And so it was, or is, with The Fault in Our Stars by John Green.   The book is technically in the “teen” genre (or so says the baby blue sticker imposed on it by our town’s library) and was apropos recommended to me by my teenaged daughter #1.  This book is teen literature in the same way that the Harry Potter series is kid’s literature, meaning that it is and it isn’t only for the targeted younger reader, as its messages and themes are perhaps equally relatable when taken beyond face value as an adult.  And that is part of the insidious beauty of this book;  as an adult reader you have little expectation of greatness when picking up a teen book.  The main character is a funny, intelligent and irreverent teen, who happens to have a terminal illness, which she has thus far managed to dodge with one  miracle fictitious drug intervention.  The irony is that as adult readers, we can be unarmed by the insight into life and life’s mysteries offered by a teenage girl, who by identity and number of years walking the earth, has experienced so much less life than you, but also so much more given her inevitable (like us all) but accelerated (unlike most of us) march to the end of life.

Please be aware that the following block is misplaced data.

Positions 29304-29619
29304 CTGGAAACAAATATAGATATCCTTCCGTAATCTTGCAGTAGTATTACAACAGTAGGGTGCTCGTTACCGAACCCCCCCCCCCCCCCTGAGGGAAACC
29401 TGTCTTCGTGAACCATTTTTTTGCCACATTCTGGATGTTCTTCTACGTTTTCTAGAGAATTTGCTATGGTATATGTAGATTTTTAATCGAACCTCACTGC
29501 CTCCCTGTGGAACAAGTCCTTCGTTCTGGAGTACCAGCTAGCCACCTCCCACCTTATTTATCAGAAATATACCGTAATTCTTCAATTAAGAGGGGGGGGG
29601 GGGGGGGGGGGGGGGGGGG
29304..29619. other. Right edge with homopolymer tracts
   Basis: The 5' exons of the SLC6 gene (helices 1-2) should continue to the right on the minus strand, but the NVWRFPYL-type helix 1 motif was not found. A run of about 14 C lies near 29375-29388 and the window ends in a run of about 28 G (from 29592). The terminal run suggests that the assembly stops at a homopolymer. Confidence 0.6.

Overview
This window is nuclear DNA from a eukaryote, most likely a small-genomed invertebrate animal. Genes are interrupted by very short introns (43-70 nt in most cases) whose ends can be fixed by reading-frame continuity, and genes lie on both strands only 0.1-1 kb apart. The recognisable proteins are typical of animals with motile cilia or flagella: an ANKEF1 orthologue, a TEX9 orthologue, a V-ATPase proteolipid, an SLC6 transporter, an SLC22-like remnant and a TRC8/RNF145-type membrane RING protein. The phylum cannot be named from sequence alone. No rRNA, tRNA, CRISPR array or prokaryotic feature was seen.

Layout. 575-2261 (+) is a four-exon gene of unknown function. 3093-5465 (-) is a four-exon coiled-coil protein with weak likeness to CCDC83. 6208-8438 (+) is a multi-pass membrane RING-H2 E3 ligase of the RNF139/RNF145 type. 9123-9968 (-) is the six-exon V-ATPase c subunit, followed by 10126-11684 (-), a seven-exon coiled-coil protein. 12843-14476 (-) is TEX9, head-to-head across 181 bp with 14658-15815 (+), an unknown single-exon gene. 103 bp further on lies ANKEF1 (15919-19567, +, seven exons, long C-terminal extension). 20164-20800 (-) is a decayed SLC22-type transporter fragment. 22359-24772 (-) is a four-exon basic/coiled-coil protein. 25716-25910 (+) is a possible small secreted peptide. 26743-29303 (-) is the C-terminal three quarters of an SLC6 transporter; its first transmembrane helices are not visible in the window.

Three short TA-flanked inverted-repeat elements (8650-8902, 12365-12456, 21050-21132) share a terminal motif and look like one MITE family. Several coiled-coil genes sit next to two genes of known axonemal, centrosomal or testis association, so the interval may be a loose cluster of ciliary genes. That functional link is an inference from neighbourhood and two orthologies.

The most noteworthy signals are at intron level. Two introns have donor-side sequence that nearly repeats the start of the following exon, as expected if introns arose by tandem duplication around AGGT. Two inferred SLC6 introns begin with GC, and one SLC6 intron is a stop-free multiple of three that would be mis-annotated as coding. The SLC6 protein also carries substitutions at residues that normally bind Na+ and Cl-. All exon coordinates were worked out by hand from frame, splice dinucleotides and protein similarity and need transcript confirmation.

The main character’s star-crossed lover has also looked death in the eye, but has beaten his cancer, at least for now.  He understands the tenuous dance between life and death, fear and love and all the lies between, and they become each others confidants in a world that is so real yet unreal for them.

There are so many single words, short phrases, clever literal and liturgical references in this book that make the writing brief, yet beautiful and poignant.  Some of the lines that struck me the most: